Under the generalizability-theory (G-theory) framework, the estimation precision of variance components (VCs) is of significant importance in that they serve as the foundation of estimating reliability. Zhang and Lin advanced the discussion of nonadditivity in data from a theoretical perspective and showed the adverse effects of nonadditivity on the estimation precision of VCs in 2016. Contributing to this line of research, the current article directs the discussion of nonadditivity from a theoretical perspective to a practical application and highlights the importance of detecting nonadditivity in G-theory applications. To this end, Tukey's test for nonadditivity is the only method to date that is appropriate for the typical single-facet G-theory design, in which a single observation is made per element within a facet. The current article evaluates the Type I and Type II error rates of Tukey's test. Results show that Tukey's test is satisfactory in controlling for falsely detecting nonadditivity when the data are actually additive and that it is generally powerful in detecting nonadditivity when it exists. Finally, the article demonstrates an application of Tukey's test in detecting nonadditivity in a judgmental study of educational standards and shows how Tukey's test results can be used to correct imprecision in the estimated VC in the presence of nonadditivity.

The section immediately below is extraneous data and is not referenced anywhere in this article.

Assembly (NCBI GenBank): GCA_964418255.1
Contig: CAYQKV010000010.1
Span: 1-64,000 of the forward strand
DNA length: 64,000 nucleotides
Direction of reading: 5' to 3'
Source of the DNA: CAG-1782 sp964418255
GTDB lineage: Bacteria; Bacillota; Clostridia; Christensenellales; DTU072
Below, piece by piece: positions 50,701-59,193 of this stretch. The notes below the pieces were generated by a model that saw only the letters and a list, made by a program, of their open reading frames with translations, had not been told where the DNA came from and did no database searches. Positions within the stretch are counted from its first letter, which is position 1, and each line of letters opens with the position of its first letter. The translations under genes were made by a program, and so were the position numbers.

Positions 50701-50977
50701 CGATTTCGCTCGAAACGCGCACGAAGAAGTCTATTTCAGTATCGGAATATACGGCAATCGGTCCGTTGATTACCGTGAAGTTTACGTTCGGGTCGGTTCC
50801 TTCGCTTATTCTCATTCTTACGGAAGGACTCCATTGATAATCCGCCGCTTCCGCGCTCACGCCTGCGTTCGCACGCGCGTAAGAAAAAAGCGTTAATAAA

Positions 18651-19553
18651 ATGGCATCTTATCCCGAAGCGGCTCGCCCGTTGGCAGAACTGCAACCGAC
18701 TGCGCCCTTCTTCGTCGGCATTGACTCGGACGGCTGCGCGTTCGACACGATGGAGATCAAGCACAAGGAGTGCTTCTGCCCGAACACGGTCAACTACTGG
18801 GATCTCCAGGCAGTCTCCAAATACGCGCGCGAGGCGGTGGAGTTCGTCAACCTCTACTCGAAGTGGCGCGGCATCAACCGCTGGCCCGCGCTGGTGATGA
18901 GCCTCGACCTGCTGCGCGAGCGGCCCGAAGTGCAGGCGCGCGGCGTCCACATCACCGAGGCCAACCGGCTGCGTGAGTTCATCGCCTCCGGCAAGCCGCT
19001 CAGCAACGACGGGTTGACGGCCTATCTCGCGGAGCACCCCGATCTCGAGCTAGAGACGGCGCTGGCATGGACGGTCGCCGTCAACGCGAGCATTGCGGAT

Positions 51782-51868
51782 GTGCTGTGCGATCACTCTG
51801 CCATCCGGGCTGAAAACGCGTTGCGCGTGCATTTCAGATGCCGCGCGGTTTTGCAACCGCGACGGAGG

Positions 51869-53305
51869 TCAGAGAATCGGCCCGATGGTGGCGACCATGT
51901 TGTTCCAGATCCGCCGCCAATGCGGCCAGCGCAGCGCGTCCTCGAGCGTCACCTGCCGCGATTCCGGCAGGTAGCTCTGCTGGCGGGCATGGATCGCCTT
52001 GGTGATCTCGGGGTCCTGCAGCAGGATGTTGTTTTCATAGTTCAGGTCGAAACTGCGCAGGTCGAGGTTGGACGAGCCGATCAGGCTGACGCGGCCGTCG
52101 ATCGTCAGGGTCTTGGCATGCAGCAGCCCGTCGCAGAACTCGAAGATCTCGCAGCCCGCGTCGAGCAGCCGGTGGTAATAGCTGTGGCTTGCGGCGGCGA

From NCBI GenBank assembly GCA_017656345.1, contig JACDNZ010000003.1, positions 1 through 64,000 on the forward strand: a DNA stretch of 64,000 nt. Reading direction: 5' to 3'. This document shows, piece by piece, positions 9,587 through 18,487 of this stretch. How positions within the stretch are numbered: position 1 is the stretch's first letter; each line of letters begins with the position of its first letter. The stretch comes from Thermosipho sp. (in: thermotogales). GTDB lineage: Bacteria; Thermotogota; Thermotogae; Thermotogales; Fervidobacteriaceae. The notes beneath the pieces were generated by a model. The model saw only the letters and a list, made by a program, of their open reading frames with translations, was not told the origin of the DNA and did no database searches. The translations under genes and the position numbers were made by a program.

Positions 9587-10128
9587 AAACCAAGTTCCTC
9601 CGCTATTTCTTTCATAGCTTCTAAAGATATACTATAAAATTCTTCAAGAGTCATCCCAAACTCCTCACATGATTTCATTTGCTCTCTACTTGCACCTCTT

ASJC Scopus subject areas
- Developmental and Educational Psychology
- Applied Psychology
- Psychology (miscellaneous)